GETTING KIDS TO EAT VEGGIES DOESN’T HAVE TO BE A STRUGGLE
Getting kids to eat their vegetables can make for some inventive adult solutions: Make up cute names like “X-Ray Vision Carrots” and “Power Punch Broccoli.” Invent a game that rewards eating vegetables with prizes to make mealtimes more fun. Bribe the little darlings with promises of their favorite dessert. In a pinch, get stealthy and hide vegetables in foods your child likes.
The latter is the route that entrepreneur Allison Fowler and her business partner, Charles Philip, chose when they came up with the idea of “Sneakz Organics,” a line of chocolate milkshakes with hidden vegetable nutrition.
“Our magical mix of organic milk, veggies and other ingredients disguises the veggie nutrition,” says Fowler. “The resulting flavor is creamy, yummy and chocolatey.” Each 8-ounce package contains simple, clean, organic ingredients with names everyone can pronounce and an emphasis on simple, natural flavors. Naturally, the drinks are free from bad stuff like genetically modified organisms, antibiotics and synthetic hormones.
The path that led from Alcalá Park to supermarket shelves was somewhat circuitous: After graduating from USD with a degree in economics in 2002 and earning an advanced degree in communications from USC’S Annenberg School of Communications, Fowler found herself in the brand-management field. A sports enthusiast who’d spent four years as a USD rower, she had long been committed to living an active lifestyle.
Her interests came together during her first four years out of college when she worked in brand marketing and product development for the Miller Brewing Company, developing Miller 64, at that time the lowest calorie beer on the market. That career path was likely inspired at least in part by her father, Ron Fowler, who ran a beer distribution company and today is chair of USD’s Board of Trustees.
The next stop on her journey was a four-year stint at the food company Kashi, in the organic snacks division. Working on developing Kashi products that appealed to kids led to her interest in children’s nutrition. That’s where Fowler met Philip, who worked in several management roles there, including sales, customer marketing and innovation.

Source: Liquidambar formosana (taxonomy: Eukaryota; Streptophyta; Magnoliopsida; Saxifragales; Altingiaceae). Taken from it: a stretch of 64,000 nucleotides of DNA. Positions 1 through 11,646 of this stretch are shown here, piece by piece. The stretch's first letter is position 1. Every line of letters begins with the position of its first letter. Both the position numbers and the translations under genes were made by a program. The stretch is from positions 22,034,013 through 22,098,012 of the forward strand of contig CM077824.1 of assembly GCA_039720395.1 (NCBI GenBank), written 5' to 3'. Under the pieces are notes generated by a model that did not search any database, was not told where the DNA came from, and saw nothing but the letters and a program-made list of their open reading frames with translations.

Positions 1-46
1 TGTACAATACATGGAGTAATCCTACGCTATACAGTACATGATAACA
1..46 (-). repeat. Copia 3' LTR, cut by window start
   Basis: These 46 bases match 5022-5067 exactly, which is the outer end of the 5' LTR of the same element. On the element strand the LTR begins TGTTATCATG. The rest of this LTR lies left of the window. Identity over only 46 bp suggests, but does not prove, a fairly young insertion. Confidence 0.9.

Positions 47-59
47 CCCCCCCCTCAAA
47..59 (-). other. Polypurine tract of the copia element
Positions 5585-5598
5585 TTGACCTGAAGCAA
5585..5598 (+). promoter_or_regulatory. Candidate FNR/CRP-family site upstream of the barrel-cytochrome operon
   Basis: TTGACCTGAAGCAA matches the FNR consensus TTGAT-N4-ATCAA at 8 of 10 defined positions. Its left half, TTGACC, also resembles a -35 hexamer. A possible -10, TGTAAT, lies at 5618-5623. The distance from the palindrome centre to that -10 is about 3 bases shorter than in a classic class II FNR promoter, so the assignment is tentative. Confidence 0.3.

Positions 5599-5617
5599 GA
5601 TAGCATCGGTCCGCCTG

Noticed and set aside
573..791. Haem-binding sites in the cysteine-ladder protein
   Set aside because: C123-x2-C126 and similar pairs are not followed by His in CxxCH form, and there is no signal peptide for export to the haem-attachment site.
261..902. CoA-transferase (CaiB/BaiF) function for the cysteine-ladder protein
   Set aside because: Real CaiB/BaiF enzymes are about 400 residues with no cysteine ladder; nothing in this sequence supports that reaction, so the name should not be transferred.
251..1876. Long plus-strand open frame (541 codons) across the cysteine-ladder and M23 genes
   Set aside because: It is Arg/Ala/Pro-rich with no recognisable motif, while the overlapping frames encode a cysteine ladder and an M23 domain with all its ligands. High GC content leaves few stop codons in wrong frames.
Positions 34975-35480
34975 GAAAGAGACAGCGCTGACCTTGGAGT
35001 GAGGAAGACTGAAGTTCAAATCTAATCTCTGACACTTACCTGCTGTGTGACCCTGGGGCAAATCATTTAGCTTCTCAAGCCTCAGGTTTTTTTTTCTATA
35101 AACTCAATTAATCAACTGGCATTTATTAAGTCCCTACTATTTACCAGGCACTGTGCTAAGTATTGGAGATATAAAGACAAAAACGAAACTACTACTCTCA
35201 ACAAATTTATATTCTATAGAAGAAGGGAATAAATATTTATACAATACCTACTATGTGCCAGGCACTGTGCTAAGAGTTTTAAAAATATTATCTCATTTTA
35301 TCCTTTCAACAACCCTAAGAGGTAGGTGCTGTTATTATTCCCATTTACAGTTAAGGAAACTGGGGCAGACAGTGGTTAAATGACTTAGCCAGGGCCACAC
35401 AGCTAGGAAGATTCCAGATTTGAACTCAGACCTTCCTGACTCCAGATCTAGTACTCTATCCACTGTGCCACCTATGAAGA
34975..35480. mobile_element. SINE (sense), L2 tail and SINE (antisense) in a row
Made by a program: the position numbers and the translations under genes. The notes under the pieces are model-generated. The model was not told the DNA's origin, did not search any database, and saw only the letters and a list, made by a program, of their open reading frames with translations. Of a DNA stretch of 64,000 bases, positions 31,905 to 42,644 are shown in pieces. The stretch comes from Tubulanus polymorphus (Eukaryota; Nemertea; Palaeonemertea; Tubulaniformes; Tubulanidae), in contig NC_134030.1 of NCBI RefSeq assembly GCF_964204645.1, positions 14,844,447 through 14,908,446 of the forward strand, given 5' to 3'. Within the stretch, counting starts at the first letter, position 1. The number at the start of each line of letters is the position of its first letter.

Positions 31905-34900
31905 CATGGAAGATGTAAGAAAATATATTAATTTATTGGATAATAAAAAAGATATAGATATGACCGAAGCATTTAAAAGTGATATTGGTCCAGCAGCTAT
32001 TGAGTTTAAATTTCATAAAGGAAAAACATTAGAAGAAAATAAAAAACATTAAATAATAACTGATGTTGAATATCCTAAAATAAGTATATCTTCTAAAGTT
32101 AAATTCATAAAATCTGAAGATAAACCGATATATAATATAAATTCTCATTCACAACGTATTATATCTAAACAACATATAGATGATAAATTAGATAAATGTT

As partners, Fowler and Philip found their skill sets to be complementary, with her communications skills balancing well with his expertise in sales and finance. They started brainstorming ways they might develop their own line of nutritious products for kids.
“We thought if we take food forms and flavors that kids know and love, that they are comfortable with, put in the vegetable nutrition and mix it with milk — which every kid loves and moms put in their lunch boxes — then the vegetables’ bitter notes would be masked by the cocoa,” recalls Fowler.
Thus was their big idea born: taking vegetables from “yuck!” to “yum!”
“We knew, once kids tasted and loved the milkshake, they wouldn’t be scared away by sweet potatoes and broccoli because that’s what’s in their favorite drink.”
But how would they get kids to even try it? After all, good-for-you food is only good if it gets eaten.
They started by coming up with a fun name, a mascot, and colorful packaging. Fowler and her creative mom, Alexis, played around with the word “sneaky” and came up with the brand name “Sneakz,” as well as a mascot, “Bandit the Fox,” whose favorite game is “hide ‘n’ sneak the veggies.”
Targeted at kids between 2 and 8 years old, the Sneakz brand debuted in January 2013 on the shelves of natural food grocer Jimbo’s. A year and a half later, Sneakz can be found in more than 1,000 stores, including Sprouts Farmers Markets, Bristol Farms and Whole Foods.
For Fowler, it’s all about changing the way children think about food. “Anything that goes into a kid’s lunchbox or gets eaten by a kid — that we can put this yummy nutrition into — is one small step forward in helping transform people’s diets.” — Delle Willette ’64